On Fringe, Walter Bishop frequently saves the day and the victim of the genetic mutation of the week with a single dose of a furiously concocted formula. And while simply watching the show means I’ve long suspended my disbelief, every time it happens I can’t help but think, yeah right. A single injection is not going to turn that razor-toothed, spinal fluid-sucking lady into the respectable human being she used to be, but presto! Walter manages it every time.
We all know that doctors can cure or prevent certain illnesses with a single jab of a needle, but what about more pervasive conditions?
It can happen—if you’re a mouse.
Recently, scientists from Johns Hopkins and the National Institutes of Health were able to cure Down syndrome in newborn mice with a single injection.
Of course, as with other medical experiments, the scientists first had to genetically engineer the mice to have extra copies of some of the genes on chromosome 21 that cause Down syndrome in humans, thus causing the mice to exhibit symptoms similar to humans who have Down’s. This is pretty much what happens on Fringe, except the scientists are evil, and never anticipate the violence and drama their wacky experiments will cause.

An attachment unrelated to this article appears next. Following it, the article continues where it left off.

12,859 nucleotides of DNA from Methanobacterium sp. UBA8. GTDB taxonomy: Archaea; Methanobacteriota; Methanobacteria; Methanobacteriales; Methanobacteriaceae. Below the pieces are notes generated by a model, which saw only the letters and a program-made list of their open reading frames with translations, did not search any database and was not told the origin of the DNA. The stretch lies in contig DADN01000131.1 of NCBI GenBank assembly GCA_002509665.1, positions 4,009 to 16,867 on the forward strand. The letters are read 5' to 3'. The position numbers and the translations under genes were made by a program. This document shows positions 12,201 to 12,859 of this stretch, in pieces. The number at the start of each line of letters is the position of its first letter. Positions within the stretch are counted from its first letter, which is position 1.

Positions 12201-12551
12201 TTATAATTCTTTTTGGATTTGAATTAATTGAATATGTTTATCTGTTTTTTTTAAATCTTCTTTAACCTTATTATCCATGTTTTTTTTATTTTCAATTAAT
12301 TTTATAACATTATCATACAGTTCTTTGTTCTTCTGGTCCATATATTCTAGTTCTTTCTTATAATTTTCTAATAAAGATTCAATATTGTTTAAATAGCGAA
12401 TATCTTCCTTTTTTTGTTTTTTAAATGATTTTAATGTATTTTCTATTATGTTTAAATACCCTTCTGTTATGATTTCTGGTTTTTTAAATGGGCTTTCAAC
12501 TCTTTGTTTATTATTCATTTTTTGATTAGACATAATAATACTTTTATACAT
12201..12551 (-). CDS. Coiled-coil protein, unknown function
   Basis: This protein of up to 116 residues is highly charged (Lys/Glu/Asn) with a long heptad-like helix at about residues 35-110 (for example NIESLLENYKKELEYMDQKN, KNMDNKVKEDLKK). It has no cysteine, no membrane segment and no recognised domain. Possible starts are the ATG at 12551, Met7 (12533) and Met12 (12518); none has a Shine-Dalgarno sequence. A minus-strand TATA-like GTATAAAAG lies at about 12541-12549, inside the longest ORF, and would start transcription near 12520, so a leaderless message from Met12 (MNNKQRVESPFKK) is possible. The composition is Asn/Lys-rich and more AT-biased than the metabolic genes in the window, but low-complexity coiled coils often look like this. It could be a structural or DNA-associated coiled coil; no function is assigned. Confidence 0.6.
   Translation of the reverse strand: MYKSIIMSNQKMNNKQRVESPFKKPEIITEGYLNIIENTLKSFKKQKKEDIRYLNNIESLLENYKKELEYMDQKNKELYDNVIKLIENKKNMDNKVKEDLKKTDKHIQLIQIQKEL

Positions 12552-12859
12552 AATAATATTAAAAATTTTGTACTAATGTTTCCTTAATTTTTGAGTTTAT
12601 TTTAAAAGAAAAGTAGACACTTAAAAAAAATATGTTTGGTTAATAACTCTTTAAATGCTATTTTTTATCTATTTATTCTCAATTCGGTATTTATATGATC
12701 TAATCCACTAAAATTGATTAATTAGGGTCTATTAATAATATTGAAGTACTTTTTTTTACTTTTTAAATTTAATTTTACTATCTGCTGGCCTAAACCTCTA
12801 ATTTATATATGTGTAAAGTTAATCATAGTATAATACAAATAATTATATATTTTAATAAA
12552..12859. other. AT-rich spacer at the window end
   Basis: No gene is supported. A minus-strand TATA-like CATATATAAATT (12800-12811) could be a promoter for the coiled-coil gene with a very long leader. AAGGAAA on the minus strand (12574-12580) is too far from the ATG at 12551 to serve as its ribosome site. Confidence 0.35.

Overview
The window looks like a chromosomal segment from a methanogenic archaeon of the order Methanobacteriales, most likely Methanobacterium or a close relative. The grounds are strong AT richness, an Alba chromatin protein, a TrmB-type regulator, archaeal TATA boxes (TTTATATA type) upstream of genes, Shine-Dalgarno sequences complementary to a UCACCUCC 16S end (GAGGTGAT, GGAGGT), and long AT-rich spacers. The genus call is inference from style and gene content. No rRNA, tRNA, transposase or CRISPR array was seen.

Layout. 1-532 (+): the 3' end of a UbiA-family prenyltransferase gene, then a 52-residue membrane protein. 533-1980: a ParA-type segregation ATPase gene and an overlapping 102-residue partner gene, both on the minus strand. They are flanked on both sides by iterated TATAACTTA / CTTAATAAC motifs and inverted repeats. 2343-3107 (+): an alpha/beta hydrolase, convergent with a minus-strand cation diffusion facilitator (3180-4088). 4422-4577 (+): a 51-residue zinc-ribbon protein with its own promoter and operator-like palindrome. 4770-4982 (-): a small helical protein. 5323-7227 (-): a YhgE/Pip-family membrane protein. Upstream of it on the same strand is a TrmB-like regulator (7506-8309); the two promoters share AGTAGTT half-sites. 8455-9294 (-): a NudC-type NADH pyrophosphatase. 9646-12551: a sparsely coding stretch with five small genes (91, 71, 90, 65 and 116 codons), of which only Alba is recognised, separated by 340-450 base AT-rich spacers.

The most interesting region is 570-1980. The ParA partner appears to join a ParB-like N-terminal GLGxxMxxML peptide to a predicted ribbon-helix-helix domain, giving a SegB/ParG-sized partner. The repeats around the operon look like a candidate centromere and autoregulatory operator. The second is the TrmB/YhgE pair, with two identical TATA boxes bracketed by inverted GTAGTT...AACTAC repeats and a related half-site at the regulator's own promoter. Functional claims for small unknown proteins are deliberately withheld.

When the mice were born, they exhibited smaller brain volumes and cerebellums, consistent with characteristics of Down’s. But on that first day, scientists injected them with a drug called SAG, which stimulates something called the Sonic Hedgehog pathway. In flies, embryos that lacked the Hedgehog protein became prickly balls, and whoever first discovered that must have enjoyed playing Sega. After all, studies show that gamers would make particularly adroit surgeons.
Anyway, the dose of SAG stimulated the Hedgehog pathway by mimicking a signaling protein, which ultimately led to completely normal development of the cerebellums of the affected mice. Not only that, but the mice that received the injection completed memory and learning tests and scored just as well on the SATs as the normal mice, even though those functions are controlled by the hippocampus, a completely different part of the brain.
The breakthrough represents hope for the eventual development of a human treatment for the currently incurable condition. While the drug “worked beautifully” on the mice, messing with the Hedgehog is risky. The pathway is crucial to brain development, so stimulating it biochemically could have unintended consequences, such as cancerous growths in the brain. The mice didn’t show evidence of such side effects, but considerably more testing needs to take place before anyone tries the drug on humans. Although that’s never stopped Walter Bishop.